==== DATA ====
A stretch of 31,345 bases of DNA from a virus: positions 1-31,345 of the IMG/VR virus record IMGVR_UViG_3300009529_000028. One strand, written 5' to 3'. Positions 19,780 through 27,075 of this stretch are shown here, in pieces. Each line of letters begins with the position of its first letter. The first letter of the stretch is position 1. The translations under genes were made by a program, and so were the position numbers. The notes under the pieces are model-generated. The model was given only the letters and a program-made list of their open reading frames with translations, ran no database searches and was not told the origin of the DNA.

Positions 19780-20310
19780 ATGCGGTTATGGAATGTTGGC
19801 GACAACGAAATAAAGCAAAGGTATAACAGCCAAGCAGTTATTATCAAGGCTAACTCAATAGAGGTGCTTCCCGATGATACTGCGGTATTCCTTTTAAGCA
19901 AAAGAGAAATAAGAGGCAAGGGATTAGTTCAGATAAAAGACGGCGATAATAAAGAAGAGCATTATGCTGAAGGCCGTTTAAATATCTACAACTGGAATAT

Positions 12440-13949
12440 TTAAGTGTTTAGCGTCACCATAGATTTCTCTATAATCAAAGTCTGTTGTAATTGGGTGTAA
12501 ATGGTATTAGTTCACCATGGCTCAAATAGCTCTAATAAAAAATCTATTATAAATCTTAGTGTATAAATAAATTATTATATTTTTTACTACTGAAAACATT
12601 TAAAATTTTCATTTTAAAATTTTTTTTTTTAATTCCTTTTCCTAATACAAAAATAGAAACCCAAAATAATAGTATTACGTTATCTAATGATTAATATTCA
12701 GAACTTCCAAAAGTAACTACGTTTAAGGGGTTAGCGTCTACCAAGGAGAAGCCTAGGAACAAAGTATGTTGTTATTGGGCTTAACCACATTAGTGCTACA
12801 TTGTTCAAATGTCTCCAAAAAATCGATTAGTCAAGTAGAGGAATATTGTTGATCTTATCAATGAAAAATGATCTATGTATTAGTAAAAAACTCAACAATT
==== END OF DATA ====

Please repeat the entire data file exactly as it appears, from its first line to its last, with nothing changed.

A stretch of 31,345 bases of DNA from a virus: positions 1-31,345 of the IMG/VR virus record IMGVR_UViG_3300009529_000028. One strand, written 5' to 3'. Positions 19,780 through 27,075 of this stretch are shown here, in pieces. Each line of letters begins with the position of its first letter. The first letter of the stretch is position 1. The translations under genes were made by a program, and so were the position numbers. The notes under the pieces are model-generated. The model was given only the letters and a program-made list of their open reading frames with translations, ran no database searches and was not told the origin of the DNA.

Positions 19780-20310
19780 ATGCGGTTATGGAATGTTGGC
19801 GACAACGAAATAAAGCAAAGGTATAACAGCCAAGCAGTTATTATCAAGGCTAACTCAATAGAGGTGCTTCCCGATGATACTGCGGTATTCCTTTTAAGCA
19901 AAAGAGAAATAAGAGGCAAGGGATTAGTTCAGATAAAAGACGGCGATAATAAAGAAGAGCATTATGCTGAAGGCCGTTTAAATATCTACAACTGGAATAT

Positions 12440-13949
12440 TTAAGTGTTTAGCGTCACCATAGATTTCTCTATAATCAAAGTCTGTTGTAATTGGGTGTAA
12501 ATGGTATTAGTTCACCATGGCTCAAATAGCTCTAATAAAAAATCTATTATAAATCTTAGTGTATAAATAAATTATTATATTTTTTACTACTGAAAACATT
12601 TAAAATTTTCATTTTAAAATTTTTTTTTTTAATTCCTTTTCCTAATACAAAAATAGAAACCCAAAATAATAGTATTACGTTATCTAATGATTAATATTCA
12701 GAACTTCCAAAAGTAACTACGTTTAAGGGGTTAGCGTCTACCAAGGAGAAGCCTAGGAACAAAGTATGTTGTTATTGGGCTTAACCACATTAGTGCTACA
12801 TTGTTCAAATGTCTCCAAAAAATCGATTAGTCAAGTAGAGGAATATTGTTGATCTTATCAATGAAAAATGATCTATGTATTAGTAAAAAACTCAACAATT